example; a "new security architecture" as former Afghan president
Hamid Karzai put it; the Organization for Security and Cooperation in Europe
(OSCE), as an "inclusive platform" for discussion to prevent "escalation
of armed encounters" (a clear reference to growing NATO-Russian tensions
in East Europe) and to lead "discussion on [preventing] cyber-attacks;
and the association of South East Asian Nations (ASEAN), in which Russia is
playing an increasing role as a member (along with the United States and China,
among others) of the ASEAN Regional Forum.
Second, this was by no means (as one had perhaps feared) a "United States-bashing" session. In opening the conference, both Russian Ministers Shoygu (Defense) and Lavrov (Foreign Affairs) emphasized the positive as well as the negative aspects of the relationship. Shoygu spoke of a "positive assessment" of U.S.-Russian cooperation on Syria, for example, and this was supported by a delegate from Pakistan who praised the joint U.S.-Russian role in "weakening the center of gravity" of ISIL in Syria.
The obvious crisis point at present is that of European security—"very worrying" [Shoygu], "deadlocked" [Lavrov]. A non-Russian delegate chided the "U.S. insistence on a 'with us or against us' [dichotomy]" as a barrier to a "true global coalition" against international terrorism. Russian concerns were also expressed by two well-connected and internationally respected scholar-experts, Sergey Rogov and Alexei Arbatov. Rogov spoke of the need for the United States and Russia to "get back to the 1972 agreement " on avoiding incidents at sea, with NATO ships "nearing Russian borders" [in the Black Sea]; to revive serious discussion—and to get beyond mutual accusations—on the Intermediate Nuclear Forces Treaty; and to promote dialogue between NATO and the Russian-led Common Security Treaty Organization on terrorism, narcotics, and other common threats. This harkens back, of course, to Russian proposals for a definitively post-Cold War, "Lisbon to Vladivostok" security architecture. Arbatov cited the proposed missile defense systems in Europe1 as a source of stress, especially since the United States had represented the threat from Iran as justification for deployment.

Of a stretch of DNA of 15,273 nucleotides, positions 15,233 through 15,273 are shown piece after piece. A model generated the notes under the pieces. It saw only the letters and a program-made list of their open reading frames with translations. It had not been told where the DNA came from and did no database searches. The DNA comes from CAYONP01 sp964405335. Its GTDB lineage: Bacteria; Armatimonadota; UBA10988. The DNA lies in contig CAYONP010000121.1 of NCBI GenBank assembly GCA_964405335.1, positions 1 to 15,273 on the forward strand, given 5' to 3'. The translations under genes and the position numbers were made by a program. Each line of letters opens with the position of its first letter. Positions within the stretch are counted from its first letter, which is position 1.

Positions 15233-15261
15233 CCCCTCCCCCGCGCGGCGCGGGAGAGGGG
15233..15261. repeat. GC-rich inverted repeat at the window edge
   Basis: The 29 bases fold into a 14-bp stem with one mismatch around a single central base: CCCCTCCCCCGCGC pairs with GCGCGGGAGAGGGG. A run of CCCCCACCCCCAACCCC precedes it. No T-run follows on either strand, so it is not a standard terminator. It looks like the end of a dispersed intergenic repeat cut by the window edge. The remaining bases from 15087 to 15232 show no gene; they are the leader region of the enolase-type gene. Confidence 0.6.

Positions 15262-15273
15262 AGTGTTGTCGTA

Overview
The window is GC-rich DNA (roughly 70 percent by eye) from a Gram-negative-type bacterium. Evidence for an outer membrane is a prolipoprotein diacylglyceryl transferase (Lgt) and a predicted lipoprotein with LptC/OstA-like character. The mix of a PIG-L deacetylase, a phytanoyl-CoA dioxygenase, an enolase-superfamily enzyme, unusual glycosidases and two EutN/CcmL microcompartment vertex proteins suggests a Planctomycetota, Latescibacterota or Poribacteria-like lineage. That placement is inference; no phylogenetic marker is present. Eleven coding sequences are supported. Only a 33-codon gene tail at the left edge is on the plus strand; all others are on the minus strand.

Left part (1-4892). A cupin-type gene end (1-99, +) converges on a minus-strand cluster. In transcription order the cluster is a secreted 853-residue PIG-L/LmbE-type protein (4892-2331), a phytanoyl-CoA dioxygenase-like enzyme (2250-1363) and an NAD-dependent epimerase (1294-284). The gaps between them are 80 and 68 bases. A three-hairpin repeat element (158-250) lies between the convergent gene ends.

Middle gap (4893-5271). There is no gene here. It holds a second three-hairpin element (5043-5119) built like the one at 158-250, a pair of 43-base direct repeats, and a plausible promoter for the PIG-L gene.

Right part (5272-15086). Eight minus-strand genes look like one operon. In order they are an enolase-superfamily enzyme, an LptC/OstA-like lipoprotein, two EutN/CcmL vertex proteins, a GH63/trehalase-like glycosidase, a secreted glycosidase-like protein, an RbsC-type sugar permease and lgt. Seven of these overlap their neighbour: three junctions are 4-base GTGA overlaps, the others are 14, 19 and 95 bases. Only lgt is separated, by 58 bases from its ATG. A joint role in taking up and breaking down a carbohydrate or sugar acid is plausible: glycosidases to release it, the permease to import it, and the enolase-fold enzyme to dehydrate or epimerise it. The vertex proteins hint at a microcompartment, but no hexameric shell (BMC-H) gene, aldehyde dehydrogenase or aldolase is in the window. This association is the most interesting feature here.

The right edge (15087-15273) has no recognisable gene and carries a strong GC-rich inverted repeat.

All in all, the conference was a positive and inclusive exercise, with the non-presence of any official U.S. representative a symptom of the current general absence of constructive engagement, even on critical issues of shared interest, such as terrorism. One final note on that point: this was not merely a gathering of Russia-friendly nations. There were delegates from the Scandinavian countries, France, Germany et al; the most notable absentees were the United States and the United Kingdom.
1 As I write this on May 12, it has just been announced that the United States "has activated a land-based missile defence station in Romania, which will form part of a larger and controversial European shield" (as per the BBC).